Nicoya’s $20 million Series A extension enables continued development of digital proteomics solution

Nicoya's solution helps scientists accelerate drug discovery.

Healthtech startup Nicoya Lifesciences has raised a healthy $20 million CAD Series A extension to assist in the continuing development and commercialization of its digital proteomics solution Alto, which helps scientists accelerate drug discovery.

Whitecap Venture Partners led the round, which included participation from Agilent Technologies, Export Development Canada, BDC Capital, MaRS IAF, Garage Capital, and others.

“Their technology is being used every day by scientists who develop life-saving drugs and make key findings about common diseases that affect our lives.”

The round closed at the end of November. The new financing will go towards the development and commercialization of Nicoya’s main product (Alto), as well as toward increasing the size of the startup’s staff.

Nicoya’s core technology is dubbed Alto (not to be confused with Atlas, the COVID-19 test it’s developing). The startup claims it is the world’s first surface plasmon resonance (SPR) instrument to integrate digital microfluidics (the science of manipulating and controlling fluids), artificial intelligence, and nanotechnology. The instrument can be used in biotechnology, life sciences and healthcare to measure molecular interactions.

Nicoya’s first product, which was launched in 2015, was the first benchtop instrument of its kind for measuring drug candidates at a molecular level. Its other product, OpenSPR-XT, launched in 2016, is a fully automated molecular analysis instrument based on Nicoya’s OpenSPR instrument.

Ryan Denomme, the co-founder and CEO of Nicoya, told BetaKit the startup decided on a Series A extension because Nicoya didn’t want to have to go out and find a new set of investors at this stage. Denomme called fundraising a lengthy process that takes a lot of time and work, and said the extension round would allow Nicoya to remain “hyper-focused” on growing the startup. The Series A and Series A extension added up to $30 million CAD in funding for Nicyoa.

“Being able to get the resources you need to execute on the plan is the object,” he said. “It really sets us up well for the next stage of growth in business after that.”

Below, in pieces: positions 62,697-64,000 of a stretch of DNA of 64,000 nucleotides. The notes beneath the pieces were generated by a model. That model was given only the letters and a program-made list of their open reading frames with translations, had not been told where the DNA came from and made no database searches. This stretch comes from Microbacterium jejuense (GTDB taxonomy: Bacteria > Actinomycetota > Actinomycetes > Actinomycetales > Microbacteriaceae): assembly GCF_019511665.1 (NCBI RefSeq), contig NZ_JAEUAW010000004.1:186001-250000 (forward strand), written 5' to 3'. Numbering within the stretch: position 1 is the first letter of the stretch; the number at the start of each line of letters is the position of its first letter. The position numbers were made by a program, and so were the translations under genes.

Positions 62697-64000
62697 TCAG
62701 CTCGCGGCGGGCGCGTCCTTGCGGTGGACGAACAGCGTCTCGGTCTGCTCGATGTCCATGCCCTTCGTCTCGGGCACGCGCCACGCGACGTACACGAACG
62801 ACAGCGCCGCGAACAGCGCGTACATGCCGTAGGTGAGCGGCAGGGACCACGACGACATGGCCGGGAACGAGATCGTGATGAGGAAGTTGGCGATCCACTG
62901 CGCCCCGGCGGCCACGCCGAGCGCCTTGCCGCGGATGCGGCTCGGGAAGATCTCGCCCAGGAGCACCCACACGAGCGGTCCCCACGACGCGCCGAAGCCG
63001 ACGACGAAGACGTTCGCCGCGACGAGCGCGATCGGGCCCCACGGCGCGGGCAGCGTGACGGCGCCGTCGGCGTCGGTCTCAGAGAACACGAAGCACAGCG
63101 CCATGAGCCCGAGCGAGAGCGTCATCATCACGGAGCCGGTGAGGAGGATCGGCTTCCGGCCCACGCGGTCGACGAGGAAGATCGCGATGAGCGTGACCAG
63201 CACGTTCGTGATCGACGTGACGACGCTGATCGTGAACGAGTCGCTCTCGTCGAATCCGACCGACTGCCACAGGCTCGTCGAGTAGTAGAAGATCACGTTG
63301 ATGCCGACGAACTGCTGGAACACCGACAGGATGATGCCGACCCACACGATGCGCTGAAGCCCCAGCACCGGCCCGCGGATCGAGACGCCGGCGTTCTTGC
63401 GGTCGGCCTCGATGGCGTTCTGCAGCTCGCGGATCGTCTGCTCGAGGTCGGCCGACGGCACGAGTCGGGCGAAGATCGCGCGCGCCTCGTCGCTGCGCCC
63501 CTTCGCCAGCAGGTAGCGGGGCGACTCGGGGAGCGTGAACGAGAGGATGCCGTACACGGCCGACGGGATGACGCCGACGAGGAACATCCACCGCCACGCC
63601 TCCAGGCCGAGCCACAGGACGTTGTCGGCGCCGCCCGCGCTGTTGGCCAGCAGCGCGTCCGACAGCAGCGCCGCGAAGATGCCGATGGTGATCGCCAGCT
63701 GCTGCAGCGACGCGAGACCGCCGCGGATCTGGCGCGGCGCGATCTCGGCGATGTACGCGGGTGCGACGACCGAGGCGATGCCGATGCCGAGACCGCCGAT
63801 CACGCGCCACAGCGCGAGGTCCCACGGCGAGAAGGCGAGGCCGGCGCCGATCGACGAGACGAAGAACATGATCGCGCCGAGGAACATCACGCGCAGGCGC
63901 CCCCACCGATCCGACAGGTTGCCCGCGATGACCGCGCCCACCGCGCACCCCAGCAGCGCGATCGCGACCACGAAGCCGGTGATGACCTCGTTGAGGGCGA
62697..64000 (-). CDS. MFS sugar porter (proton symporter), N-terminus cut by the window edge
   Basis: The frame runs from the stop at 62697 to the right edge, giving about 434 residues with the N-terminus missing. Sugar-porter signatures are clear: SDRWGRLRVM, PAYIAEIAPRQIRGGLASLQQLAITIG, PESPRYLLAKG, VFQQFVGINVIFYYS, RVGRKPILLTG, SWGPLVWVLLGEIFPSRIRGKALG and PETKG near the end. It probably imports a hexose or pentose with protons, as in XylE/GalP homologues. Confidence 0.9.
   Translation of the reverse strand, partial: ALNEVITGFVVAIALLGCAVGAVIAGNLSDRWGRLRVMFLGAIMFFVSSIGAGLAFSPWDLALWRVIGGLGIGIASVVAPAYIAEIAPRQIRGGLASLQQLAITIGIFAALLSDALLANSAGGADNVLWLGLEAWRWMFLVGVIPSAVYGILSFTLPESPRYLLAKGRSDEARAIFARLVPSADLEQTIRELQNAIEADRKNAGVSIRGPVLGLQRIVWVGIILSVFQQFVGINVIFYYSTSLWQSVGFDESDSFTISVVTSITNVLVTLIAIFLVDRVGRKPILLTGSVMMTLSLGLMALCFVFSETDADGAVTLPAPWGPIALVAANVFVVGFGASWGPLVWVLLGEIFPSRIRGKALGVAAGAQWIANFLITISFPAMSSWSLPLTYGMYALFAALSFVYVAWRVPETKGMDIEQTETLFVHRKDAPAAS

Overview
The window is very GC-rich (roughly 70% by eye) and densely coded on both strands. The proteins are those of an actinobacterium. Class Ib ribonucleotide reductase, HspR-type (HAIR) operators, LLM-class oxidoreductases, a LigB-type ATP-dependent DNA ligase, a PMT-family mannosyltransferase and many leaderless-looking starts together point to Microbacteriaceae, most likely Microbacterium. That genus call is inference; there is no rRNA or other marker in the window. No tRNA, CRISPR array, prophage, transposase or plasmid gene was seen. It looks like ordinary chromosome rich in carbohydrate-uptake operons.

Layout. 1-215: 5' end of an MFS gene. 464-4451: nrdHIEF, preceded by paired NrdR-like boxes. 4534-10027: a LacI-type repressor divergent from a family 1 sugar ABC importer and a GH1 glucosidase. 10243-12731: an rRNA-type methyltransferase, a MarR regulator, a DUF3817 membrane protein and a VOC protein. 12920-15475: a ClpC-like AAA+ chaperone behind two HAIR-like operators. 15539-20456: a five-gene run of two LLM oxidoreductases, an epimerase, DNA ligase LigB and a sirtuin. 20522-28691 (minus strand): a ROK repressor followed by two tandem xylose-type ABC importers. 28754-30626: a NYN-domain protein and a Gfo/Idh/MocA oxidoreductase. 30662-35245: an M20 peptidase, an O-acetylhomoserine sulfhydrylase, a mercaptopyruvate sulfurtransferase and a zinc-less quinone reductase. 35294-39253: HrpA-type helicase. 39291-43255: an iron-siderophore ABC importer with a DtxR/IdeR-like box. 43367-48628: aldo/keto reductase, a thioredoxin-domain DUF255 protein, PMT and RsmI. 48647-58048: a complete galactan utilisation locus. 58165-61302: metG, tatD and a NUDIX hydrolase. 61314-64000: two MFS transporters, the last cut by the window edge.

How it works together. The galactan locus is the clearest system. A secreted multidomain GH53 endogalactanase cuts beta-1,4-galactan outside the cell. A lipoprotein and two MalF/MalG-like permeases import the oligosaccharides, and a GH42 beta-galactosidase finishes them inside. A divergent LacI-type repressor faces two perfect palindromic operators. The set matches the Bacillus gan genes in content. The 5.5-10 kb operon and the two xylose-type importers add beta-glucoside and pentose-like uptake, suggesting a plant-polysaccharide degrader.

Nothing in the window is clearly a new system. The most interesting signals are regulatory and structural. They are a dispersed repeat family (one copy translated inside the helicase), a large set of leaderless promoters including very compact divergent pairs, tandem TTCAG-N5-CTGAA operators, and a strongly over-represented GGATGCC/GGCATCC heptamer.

Whitecap led Nicoya’s Series A round in addition to the extension. Denomme noted he’s worked with the VC firm closely for the last couple of years.

“They have seen the progress we’ve made and the potential that exists for the business,” Denomme said. “They’ve had a lot of opportunities to see what we can do and are really happy with where we’re going. They see a lot of potential so they want to continue to invest and support the company.”

Russell Samuels, a partner at Whitecap, said Nicoya is building “disruptive” tools for disease and drug discovery research. “Their technology is being used every day by scientists who develop life-saving drugs and make key findings about common diseases that affect our lives,” he said.

Nicoya’s products are used in some 50 countries, globally, but Denomme said the United States represents a large market for Nicoya, so having a presence there is important to the startup. Over the next 12 months, Nicoya is looking to add another 30 to 40 positions, ranging from product development to marketing, sales, and customer support.

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The lab instruments that Nicoya manufactures measure the interactions between molecules in real-time. The implications of such technology are important when it comes to fighting diseases, such as COVID-19, according to Denomme.

The COVID-19 virus has spike proteins on its surface that binds to a cell receptor known as the ACE2. The interaction of those two molecules is what allows the virus to enter cells and replicate, Denomme said.

“So it’s a really critical tool for scientists to not only understand the most basic fundamentals of how these diseases are progressing, but then allows them to design and test and develop drugs that are effective in treating these diseases,” he said.

Denomme noted that a number of the startup’s customers are using its instruments to study COVID-19, and that their lab instruments have also been cited in several academic publications.

Nicoya began as a spinoff from the University of Waterloo in 2012. In 2015, the startup received $50,000 at Communitech’s Rev Centre Stage pitch event for its Surface Plasmon Resonance solution that does protein testing.

The startup raised $2 million in 2018 to continue development of its protein testing technology followed by another $2.57 million investment from FedDev Ontario, to scale its operations and accelerate its growth into new markets.

It launched its SPR instrument in 2020 after raising the original $10 million in Series A funding. The National Research Council of Canada Industrial Research Assistance Program has also provided funding to Nicoya to allow the startup to work on its Atlas test for COVID-19. As well, in May the federal government announced $2 million in funding for Nicoya for its Atlas product.

The startup claims that over 500 of the world’s leading researchers use its solutions, and it plans continued expansion in the academic, government, biotechnology, and pharmaceutical sectors.

Charles Mandel

Charles Mandel

Charles Mandel's reporting and writing on technology has appeared in, Canadian Business, Report on Business Magazine, Canada's National Observer, The Globe and Mail, and the National Post, among many others. He lives off-grid in Nova Scotia.

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